Who Owns Honey


Who owns Honey

The early days of the Honey extension

The date of the Honey extension launch is October of 2012. The location is in Los Angeles, California. The founders are Ryan Hudson and George Ruan. It all started when Ryan wanted to buy a pizza one lazy afternoon for the family. At the online site, he had trouble locating a discount coupon to use because of difficulty remembering possible coupon codes. That set him into thinking and being an amateur coder; he soon developed the plugin that we now have as Honey.

George Rouen was a partner, due to his financial knowledge in turning a start-up into a success story. It was a long four-year journey before the web browser extension, Honey, broke even. The savings of friends and well-wishers funded the initial days. The promoters were not paying themselves a salary at all. At one time, people working on the Honey app had to take to second jobs to pay their bills.

Nobody would term the Honey extension as a flyaway success. Initial customers came onto the platform through third-party referrals, and progress was painfully slow. The first days did not have the users to create an account with Honey. They could just shop by installing only the plugin alone. It was those that wanted to make use of the loyalty credits. The Honey Gold, made people have an account on the web browser extension.

How PayPal became interested in Honey

PayPal acquired Honey on the 6th of January 2020. The transactional value a massive $4 billion. The industry watchers were astounded that a payment gateway would want to make a cashback application part of their business plan. But it was not Honey that attracted them to the deal but certain aspects of the application that could be further expanded.

PayPal’s journey

PayPal had given a boost to online shopping by introducing its payment platform over two decades ago. And they were somewhat successful at it too. But lately, more tech companies like Apple, Amazon, and the likes have been gnawing at their home activity that is funding shopping. They have been doing so by creating innovative applications that sought out deals and making online shopping cheaper.

Once the big tech companies took to e-commerce, it was a do or die for PayPal to match what they offered to the shoppers. Else it would have been curtained. With Honey, PayPal was targeting customers at the start of the purchase journey when looking for goods to purchase. It was a means to locate goods and not just pay for them as that was what the tech giants like Facebook, Google, and the likes were trying to do.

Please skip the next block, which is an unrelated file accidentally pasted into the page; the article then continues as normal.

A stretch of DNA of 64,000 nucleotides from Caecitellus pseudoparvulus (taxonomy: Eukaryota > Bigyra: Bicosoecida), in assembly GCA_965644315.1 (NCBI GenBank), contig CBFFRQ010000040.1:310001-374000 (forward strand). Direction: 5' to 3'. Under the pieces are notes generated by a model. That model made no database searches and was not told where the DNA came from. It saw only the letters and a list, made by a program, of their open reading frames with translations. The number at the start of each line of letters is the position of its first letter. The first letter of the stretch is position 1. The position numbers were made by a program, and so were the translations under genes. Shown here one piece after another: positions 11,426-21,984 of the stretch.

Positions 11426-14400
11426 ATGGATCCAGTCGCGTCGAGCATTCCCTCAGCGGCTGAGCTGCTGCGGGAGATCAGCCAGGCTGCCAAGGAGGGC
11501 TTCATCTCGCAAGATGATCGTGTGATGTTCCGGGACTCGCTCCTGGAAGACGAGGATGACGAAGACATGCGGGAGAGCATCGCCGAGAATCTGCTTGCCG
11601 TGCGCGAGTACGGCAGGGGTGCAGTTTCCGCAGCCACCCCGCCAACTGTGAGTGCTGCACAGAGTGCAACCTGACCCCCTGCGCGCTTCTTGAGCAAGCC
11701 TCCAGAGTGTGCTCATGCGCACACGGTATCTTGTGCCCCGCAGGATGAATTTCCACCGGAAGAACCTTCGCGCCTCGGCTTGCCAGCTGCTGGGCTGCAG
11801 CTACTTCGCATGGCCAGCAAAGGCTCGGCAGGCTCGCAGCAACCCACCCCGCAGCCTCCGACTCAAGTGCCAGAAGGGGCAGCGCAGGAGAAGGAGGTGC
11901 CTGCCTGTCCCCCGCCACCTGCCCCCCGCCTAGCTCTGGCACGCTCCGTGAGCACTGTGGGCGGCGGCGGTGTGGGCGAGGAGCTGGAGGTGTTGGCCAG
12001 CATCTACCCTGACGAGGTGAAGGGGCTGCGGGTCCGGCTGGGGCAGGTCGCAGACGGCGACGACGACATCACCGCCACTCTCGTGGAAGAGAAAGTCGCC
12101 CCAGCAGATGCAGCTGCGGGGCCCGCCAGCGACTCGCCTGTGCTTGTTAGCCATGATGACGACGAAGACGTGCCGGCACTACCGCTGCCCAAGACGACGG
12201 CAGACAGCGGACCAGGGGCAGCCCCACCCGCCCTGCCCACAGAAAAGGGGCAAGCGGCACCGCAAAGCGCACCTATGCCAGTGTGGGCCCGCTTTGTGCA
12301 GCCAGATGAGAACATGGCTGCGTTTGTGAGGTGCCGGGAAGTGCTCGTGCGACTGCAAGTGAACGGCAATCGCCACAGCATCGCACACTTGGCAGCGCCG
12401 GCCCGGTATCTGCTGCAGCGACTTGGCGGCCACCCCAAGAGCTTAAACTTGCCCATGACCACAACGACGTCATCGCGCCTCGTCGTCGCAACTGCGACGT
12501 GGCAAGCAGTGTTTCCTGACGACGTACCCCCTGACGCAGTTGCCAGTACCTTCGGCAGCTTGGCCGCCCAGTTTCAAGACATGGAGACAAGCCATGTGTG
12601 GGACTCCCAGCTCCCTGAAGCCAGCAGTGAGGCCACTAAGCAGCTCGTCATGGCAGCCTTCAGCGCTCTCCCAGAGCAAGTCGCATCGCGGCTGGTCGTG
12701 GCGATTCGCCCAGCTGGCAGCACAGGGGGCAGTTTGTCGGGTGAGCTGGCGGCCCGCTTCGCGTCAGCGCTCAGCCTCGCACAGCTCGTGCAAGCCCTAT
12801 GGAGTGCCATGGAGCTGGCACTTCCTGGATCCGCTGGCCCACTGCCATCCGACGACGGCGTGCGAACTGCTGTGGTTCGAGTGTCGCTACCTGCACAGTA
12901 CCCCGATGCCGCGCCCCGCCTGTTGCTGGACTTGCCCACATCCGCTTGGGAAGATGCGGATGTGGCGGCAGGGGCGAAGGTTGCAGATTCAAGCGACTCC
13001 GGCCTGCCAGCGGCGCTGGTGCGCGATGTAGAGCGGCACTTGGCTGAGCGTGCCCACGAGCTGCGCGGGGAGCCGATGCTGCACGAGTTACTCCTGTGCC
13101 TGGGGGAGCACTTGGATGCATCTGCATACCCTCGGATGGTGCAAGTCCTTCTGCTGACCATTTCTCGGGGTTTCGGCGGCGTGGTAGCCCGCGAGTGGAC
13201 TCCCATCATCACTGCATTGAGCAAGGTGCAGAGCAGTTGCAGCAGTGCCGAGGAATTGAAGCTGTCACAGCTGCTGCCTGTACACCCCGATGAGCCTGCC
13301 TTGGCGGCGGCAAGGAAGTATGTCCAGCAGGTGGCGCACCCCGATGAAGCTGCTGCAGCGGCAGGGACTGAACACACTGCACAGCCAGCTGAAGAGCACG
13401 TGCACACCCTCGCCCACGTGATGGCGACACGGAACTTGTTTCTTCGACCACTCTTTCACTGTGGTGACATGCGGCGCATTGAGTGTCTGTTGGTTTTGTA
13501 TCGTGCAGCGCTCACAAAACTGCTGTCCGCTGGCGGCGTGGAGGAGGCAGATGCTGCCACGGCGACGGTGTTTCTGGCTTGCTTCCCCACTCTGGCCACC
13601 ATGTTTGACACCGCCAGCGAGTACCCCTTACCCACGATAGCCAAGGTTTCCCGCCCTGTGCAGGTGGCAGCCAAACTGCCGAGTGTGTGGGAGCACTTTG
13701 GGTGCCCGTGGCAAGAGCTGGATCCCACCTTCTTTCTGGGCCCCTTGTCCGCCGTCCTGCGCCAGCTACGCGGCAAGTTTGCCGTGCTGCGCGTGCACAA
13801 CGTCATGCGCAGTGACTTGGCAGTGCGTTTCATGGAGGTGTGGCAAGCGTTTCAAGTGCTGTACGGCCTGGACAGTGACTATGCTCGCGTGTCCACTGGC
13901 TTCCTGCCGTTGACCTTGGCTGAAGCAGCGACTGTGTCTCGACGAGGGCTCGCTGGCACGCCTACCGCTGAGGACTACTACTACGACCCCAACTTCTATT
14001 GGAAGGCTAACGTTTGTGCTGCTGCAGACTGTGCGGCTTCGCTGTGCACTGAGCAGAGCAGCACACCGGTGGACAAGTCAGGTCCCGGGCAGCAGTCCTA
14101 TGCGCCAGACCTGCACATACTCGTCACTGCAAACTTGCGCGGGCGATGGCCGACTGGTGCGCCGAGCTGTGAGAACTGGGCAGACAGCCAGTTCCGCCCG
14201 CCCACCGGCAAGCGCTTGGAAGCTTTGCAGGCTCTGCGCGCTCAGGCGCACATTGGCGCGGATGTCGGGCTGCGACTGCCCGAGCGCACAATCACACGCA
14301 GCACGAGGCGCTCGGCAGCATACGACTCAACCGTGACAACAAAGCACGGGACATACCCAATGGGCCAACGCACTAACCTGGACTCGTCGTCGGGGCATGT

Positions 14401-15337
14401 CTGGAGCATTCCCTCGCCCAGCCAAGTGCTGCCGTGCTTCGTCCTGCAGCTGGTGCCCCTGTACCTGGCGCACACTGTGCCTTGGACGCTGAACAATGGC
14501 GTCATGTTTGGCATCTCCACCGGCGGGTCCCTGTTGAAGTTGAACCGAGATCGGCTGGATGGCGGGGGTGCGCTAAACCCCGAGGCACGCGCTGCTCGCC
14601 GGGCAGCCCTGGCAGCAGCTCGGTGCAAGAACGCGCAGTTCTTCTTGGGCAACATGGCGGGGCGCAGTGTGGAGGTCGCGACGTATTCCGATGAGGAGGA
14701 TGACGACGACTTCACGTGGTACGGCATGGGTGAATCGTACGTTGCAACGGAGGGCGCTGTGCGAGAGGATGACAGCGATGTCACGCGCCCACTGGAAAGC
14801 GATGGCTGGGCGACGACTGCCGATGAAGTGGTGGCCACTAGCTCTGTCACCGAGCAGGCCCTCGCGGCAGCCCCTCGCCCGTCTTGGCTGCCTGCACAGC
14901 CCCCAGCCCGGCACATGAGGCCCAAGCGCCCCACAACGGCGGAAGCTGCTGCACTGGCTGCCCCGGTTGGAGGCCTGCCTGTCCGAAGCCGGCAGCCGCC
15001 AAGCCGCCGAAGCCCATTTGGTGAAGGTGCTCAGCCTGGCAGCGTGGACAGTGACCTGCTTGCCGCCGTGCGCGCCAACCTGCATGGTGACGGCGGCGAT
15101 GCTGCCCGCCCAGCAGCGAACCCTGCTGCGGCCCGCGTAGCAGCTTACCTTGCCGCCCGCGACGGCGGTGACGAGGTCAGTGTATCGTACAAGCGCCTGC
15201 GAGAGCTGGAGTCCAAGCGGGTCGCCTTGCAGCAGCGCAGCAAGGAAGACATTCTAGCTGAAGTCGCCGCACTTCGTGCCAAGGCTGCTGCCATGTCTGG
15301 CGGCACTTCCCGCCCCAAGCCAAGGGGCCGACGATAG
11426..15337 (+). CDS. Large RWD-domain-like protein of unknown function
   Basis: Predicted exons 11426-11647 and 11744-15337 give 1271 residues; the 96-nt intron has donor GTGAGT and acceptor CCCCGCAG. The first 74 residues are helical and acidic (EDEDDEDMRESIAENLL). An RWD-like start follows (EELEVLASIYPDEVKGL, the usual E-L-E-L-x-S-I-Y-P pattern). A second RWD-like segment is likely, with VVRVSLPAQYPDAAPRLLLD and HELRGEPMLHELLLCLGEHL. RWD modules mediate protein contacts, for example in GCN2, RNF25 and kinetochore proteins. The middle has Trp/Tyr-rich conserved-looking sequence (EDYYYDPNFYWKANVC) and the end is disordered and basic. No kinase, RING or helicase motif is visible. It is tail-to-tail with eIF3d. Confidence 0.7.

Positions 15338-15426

Ever since its founding, Honey has been known to be a shopping tool that sought out the cheapest offers by comparing the different discount coupon codes and applying them at the time of check out. Presently the application has over 40,000 merchant stores and over 17 million users. The entry of PayPal into the system ensured that there came about transparency to the Honey plugin’s working. Assuring users their data would be safe, and a complete business model adopted by the parent company.

The goal of the Honey plugin was to make the user experience at merchant shopping sites pleasant and trouble-free. Online shopping stores were willing to pay PayPal a commission on each transaction so that the smooth working of the shopping experience would ensure that the shopper does not drop away. This is just like how the credit cards charge the merchants to carry through transactions as it completes a safer and more pleasant shopping experience.

How does PayPal see the acquisition of Honey?

Industry watchers were baffled by what they termed a high valuation for Honey, which was $4 billion. It would be rather unlikely that the platform would further charge the PayPal customers to continue the program. As it is, most people complain that the commissions paid out to PayPal are on the higher side.

PayPal was interested in the Honey mobile app. This ensures that shoppers can zero in on the best deals as well as apply the relevant coupons. The Honey app is for PayPal a shopping application, and the high value would bring value to PayPal. A spokesperson for PayPal did state that they were looking closely at some of the Honey plugin applications and were keen to integrate the working into Venmo and PayPal soon.

The tech companies are not going to sit idle as PayPal perfects the shopping app. The competition is heated up as time flows, and we can expect more and more innovative offerings in this space. A feature of present tech giants is that they are moving away from technology per se and using it as an enabler.

Conclusion

It is too early to say that PayPal has got a winner in acquiring the Honey. For the web browser extension to be a seasoned shopping play, more work is necessary. Suppose there was a sore point in the deal with PayPal. In that case, it has to be the relatively high evaluation that the Honey product has received.

It’s a success because a large number of the merchant site is participating. No doubt, more work is needed to get ahead of the curve, and the people at PayPal would be ready for the long haul. Over 300 employees deployed in 2019 and more of them are going to be employed in the future. Ahead of the cashback web browser extension lay inspiring times.

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